Survival depends on several factors such as the patient’s individual condition, type of cancer, treatment and level of fitness. Predictions of survival period is impossible. A five year survival rate is however seen as a norm. This means that people who have bladder cancer on an average about 90% are likely to life 5 years after diagnosis.
A remission may occur when cancer cannot be detected in the body and there are no symptoms. This may either be temporary or permanent. Talk with the doctor about the possibility of the cancer returning is an important exercise to help cope with a second bout of cancer.
If the cancer does return after the original treatment, it is called recurrent cancer. Recurrence may happen at the site of local incidence, an area close to it or another place. When this happens, a new cycle of testing begins to learn as much as possible about the recurrence. After testing is done, treatment options for bladder cancer are the next thing to explore.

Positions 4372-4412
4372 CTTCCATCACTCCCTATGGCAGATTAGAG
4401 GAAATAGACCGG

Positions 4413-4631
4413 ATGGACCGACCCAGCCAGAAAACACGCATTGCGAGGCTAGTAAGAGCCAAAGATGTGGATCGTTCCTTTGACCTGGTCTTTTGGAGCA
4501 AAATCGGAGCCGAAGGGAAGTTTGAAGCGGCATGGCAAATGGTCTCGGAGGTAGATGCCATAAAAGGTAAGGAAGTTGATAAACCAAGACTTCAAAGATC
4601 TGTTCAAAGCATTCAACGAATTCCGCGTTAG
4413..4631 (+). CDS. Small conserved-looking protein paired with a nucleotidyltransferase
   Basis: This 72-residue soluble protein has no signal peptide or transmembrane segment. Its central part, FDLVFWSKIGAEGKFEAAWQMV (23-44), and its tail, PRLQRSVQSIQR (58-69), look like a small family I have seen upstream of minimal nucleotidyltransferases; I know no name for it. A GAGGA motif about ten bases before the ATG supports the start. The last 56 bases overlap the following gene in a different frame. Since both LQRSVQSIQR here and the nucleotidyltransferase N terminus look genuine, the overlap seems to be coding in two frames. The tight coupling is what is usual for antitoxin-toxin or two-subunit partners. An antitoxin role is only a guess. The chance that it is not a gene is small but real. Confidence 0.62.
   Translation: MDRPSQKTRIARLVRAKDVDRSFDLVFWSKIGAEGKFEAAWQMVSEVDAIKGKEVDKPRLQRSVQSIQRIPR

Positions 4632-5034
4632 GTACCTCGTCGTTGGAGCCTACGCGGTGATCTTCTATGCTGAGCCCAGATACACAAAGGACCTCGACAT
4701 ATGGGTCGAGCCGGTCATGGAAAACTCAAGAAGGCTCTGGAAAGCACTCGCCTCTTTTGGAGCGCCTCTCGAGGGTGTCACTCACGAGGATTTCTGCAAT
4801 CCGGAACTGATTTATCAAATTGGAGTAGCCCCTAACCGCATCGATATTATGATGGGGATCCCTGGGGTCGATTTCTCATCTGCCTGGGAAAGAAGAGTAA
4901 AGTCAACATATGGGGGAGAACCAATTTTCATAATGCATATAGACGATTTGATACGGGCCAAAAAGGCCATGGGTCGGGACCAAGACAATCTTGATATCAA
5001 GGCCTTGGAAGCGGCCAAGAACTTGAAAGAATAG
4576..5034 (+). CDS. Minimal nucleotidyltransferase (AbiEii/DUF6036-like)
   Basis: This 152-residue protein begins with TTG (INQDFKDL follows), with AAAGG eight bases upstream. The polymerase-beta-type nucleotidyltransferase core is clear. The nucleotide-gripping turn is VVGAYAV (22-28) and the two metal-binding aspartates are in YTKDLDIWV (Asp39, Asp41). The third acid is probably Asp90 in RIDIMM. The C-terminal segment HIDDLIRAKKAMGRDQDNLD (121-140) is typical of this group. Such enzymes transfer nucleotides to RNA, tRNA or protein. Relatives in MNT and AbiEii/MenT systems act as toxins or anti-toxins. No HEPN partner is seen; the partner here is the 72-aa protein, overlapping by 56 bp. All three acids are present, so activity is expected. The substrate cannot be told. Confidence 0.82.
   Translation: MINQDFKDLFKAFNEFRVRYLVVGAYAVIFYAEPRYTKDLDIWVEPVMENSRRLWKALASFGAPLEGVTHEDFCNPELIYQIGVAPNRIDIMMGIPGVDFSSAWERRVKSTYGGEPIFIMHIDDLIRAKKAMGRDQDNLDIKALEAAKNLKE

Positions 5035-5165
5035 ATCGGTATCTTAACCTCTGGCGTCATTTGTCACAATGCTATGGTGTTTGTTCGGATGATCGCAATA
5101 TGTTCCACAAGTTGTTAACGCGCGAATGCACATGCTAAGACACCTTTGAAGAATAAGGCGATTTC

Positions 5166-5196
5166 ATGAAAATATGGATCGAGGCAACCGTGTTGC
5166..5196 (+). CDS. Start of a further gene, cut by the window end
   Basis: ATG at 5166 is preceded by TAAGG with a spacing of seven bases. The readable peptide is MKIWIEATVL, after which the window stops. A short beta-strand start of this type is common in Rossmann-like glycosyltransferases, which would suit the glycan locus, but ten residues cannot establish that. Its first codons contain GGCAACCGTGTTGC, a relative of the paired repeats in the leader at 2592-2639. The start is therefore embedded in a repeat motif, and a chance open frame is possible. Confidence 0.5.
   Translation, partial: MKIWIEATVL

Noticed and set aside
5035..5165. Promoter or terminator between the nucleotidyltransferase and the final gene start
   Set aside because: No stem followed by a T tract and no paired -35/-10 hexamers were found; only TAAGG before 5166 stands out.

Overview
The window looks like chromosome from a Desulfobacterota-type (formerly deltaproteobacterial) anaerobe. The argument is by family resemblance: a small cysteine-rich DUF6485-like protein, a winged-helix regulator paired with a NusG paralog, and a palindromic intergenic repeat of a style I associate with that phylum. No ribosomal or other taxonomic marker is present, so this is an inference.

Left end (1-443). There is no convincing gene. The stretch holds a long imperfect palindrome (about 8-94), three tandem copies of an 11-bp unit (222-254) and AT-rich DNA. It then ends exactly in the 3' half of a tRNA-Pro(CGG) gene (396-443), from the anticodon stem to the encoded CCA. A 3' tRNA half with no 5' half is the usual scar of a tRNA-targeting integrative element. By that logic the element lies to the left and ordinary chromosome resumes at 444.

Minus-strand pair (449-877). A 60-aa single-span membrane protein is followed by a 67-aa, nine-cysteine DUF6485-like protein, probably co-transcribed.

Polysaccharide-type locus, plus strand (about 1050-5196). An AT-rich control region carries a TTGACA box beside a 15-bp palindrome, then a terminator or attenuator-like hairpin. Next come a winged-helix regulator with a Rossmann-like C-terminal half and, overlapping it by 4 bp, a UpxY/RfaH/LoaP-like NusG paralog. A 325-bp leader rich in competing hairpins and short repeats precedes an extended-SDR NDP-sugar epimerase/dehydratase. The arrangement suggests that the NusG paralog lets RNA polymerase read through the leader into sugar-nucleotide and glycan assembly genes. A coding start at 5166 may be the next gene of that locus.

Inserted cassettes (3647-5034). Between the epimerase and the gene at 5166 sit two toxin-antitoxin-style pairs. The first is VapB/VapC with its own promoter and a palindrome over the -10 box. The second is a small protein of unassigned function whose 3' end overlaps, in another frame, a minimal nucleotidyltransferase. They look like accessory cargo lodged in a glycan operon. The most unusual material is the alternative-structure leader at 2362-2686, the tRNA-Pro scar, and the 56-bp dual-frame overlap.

People with recurrent cancer may go through quite a bit of turmoil. Opening up to the health care team about these feelings and ask for support services can help cope.
What happens if treatment is unsuccessful
Although, recovery from bladder cancer is possible, there is a good chance that it might return. If the cancer cannot be cured or treated, the disease may be called advanced or terminal.
While diagnosis may be stressful and hard to discuss, consulting professional help and getting social support is important. Open and honest conversations with the doctor and health care team to express your feelings, preferences, and concerns can do prove useful.
Patients with advanced cancer and who are expected to live less than 6 months may consider hospice care. Hospice care is a particular type of palliative care designed to make sure the best possible quality of life is available people who are near the end of life. The patient and the patient’s family are encouraged to talk with the health care team about hospice care options. This includes hospice care at home, a special hospice center, or other health care locations. Nursing care and special equipment be workable for those who opt for staying at home.
While learning from the statistics is informative, the numbers themselves cannot give one a prognosis. The health panel will factor in each patient’s unique circumstance and give them a general idea of what can be expected.